Prevalence of type 2 diabetes mellitus is increasing very rapidly, particularly in developing countries of the world resulting in a substantial burden on the healthcare services [9]. Approximately 9.5% of the Nepalese population suffers from the type 2 diabetes mellitus [10]. Majority of the type 2 diabetic patients also have MetS and are predisposed to higher risk of cardiovascular diseases, strokes and premature death compared to both non-diabetic individuals and diabetic individuals without MetS [11]-[13]. Presence of MetS in the type 2 diabetic patients has been shown to decrease the survival rate at least by 10 years [14]. Despite controversies on its own existence and universally accepted definition, metabolic syndrome is still a useful concept which helps identify diabetic patients at high risk of developing atherosclerotic CVDs and stroke and predict all cause mortality [1],[14]. Moreover, it also helps clinical researchers better understand the pathophysiology that culminates in the CVDs and stroke and formulate preventive and therapeutic approaches. Except for a few preliminary studies [15]-[18], there has been no systematic study in Nepal that determines the prevalence of MetS in type 2 diabetic populations and diagnostic performance of the available defining criteria. The aim of this study is therefore to estimate the prevalence of MetS in type 2 diabetic patients using four most popular diagnostic criteria viz. WHO (1999), NCEP ATP III (2001), IDF (2005) and Harmonized (2009) (Table 1) and determine their level of agreement and disparity in the diagnosis of MetS. The results of this study will provide template epidemiological data for conducting nationwide prevalence surveys, formulation of national strategies for the prevention and control of MetS, type 2 diabetes and CVDs in Nepal.
Table 1

Criteria for clinical diagnosis of the metabolic syndrome (MetS) according to various definitions

Criteria

WHO (1998)

NCEP (2001)

IDF (2005)

Harmonized (2009)

Prerequisite

DM, IFG, IGT, IR

None

WC: ≥90 cm (men) & ≥80 cm (women)†

None

No. of other criteria

and ≥2 of:

≥3 of:

and ≥2 of:

≥3 of:

Obesity

BMI: ≥30 &/or WHR: >0.9 (men) & >0.85 (women)

WC: ≥102 cm (men) & ≥88 cm (women)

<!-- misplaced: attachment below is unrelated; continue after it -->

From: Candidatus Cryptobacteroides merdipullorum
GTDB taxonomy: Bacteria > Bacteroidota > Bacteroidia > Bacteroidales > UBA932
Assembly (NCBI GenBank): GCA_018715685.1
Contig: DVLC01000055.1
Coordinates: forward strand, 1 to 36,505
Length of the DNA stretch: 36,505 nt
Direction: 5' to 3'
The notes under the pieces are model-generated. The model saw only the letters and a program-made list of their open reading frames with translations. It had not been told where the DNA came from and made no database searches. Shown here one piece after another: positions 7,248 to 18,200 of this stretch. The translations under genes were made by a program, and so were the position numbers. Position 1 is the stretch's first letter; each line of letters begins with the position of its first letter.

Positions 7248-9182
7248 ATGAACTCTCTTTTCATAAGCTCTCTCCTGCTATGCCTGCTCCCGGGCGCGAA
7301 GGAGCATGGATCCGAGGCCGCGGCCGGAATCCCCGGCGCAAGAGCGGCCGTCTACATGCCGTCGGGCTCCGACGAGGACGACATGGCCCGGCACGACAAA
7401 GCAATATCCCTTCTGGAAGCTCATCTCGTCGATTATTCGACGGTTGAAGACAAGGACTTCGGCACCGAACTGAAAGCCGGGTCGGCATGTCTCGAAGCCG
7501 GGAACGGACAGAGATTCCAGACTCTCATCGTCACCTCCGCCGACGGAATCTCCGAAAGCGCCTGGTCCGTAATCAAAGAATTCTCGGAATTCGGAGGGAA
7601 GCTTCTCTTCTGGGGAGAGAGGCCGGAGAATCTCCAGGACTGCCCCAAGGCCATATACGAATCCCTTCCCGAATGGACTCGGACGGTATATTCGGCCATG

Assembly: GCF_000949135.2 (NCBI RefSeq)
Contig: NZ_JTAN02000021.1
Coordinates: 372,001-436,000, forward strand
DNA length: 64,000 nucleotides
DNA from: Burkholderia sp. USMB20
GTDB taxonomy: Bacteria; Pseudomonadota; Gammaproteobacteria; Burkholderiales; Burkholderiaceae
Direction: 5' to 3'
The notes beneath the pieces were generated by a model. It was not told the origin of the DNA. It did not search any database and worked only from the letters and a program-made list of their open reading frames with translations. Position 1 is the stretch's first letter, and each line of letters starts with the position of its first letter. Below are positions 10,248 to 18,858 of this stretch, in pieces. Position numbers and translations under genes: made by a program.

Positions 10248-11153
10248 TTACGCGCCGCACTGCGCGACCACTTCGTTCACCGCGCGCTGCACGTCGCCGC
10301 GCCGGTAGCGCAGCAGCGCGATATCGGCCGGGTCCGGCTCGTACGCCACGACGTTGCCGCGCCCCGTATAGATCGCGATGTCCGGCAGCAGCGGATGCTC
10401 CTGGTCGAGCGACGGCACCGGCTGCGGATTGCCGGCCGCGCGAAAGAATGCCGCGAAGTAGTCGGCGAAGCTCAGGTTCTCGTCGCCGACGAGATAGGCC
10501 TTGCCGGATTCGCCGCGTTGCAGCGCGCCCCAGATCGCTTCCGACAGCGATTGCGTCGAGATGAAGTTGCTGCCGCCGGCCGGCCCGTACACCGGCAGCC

Already considered as perquisite criterion

WC: ≥90 cm (men) & ≥80 cm (women)†

BP (mmHg)

≥140/90

≥130/85 or Rx

≥130/85 or Rx

≥130/85 or Rx

HDL-C (mg/dl)

<35 (men) & <39 (women) or

<40 (men) & <50 (women) or Rx

<40 (men) & <50 (women) or Rx

<40 (men) & <50 (women) or Rx

TG (mg/dl)

≥150

≥150 or Rx

≥150 or Rx

≥150 or Rx

Fasting glucose (mg/dl)

≥110, IGT

≥100 or Rx

≥100 or Rx

≥100 or Rx

Microalbuminuria

Urinary albumin ≥20 µg/min or albumin-creatinine ratio >30 mg/g

-

-

-

†Recommended waist circumference thresholds for the abdominal obesity in people of Asian origin.

Methods

Study design and patients

This was a cross-sectional study conducted from July 2012 to August, 2013 at Manipal Teaching Hospital (MTH), Pokhara, Nepal. The study protocol was approved by the institutional ethical committee and informed consent was obtained from all the enrolled study patients for their inclusion in the screening and participation in the research. A total of 1061 type 2 diabetic patients without any diabetes related complications and other acute or chronic illness were selected from the various out-patient departments of MTH and enrolled for this study. Presence of type 2 diabetes mellitus was ascertained clinically based on the criteria defined by WHO for diabetes mellitus, age of onset of diabetes and types of medications being prescribed [19]. Patients with established cardiovascular diseases, thyroid dysfunction, excessive alcohol or other drug abuse, current psychiatric treatment and current or recent (up to 4 months) pregnancy were excluded to homogenize the study subjects. The subjects were 30–89 years old and hailed mainly from Gandaki, Dhaulagiri, Lumbini and other adjoining zones of the Western Development Region of Nepal.

Anthropometric, physiological and lifestyle related variables

All the study patients were personally interviewed by the trained interviewers within the hospital premises using a pre-validated set of questionnaire and details of their demographics, clinical and family history, smoking and dietary habits, ethnicity and profession were recorded. Height, weight, waist and hip circumferences of these patients were measured following the standard protocols and were used for calculating their BMI and WHR. Recent WHO guideline for South Asian population (18.5-22.9 kg/m2) was followed to classify their BMI status [20]. Blood pressure was measured in triplicate while on the sitting position using digital sphygmomanometer (TaiDoc Technology Corporation, Taiwan).

Biochemical investigations in the blood samples

Five ml of fasting venous blood sample was drawn from each subject and then divided into fluoride-oxalate vials, EDTA vacutainers and plain test tubes. Plasma fasting glucose was measured by glucose oxidase/peroxidase method using blood collected in fluoride-oxalate vials. Glycated hemoglobin (HbA1C) was measured on EDTA blood by ion-exchange resin method. Serum triglycerides (TG), total cholesterol (TC) and HDL-cholesterol (HDL-C) were directly measured on plain blood and then LDL-cholesterol value was calculated using Friedwald formula [21]. All these parameters were analyzed at the Clinical Biochemistry laboratory of MTH using semi-automated chemistry analyzer (Humalyzer-3500) and ready-to-use reagent kits according to the protocols provided by the manufacturer (Human diagnostics, Germany). For serum lipid reference level, NCEP ATP III guideline was referred [6]. According to this, hypercholesterolemia was defined as TC >200 mg/dl, high LDL-C when value >100 mg/dl, hypertriglyceridemia as TG >150 mg/dl and low HDL-C when value <40 mg/dl. Dyslipidemia was defined by the presence of one or more abnormal serum lipid concentration.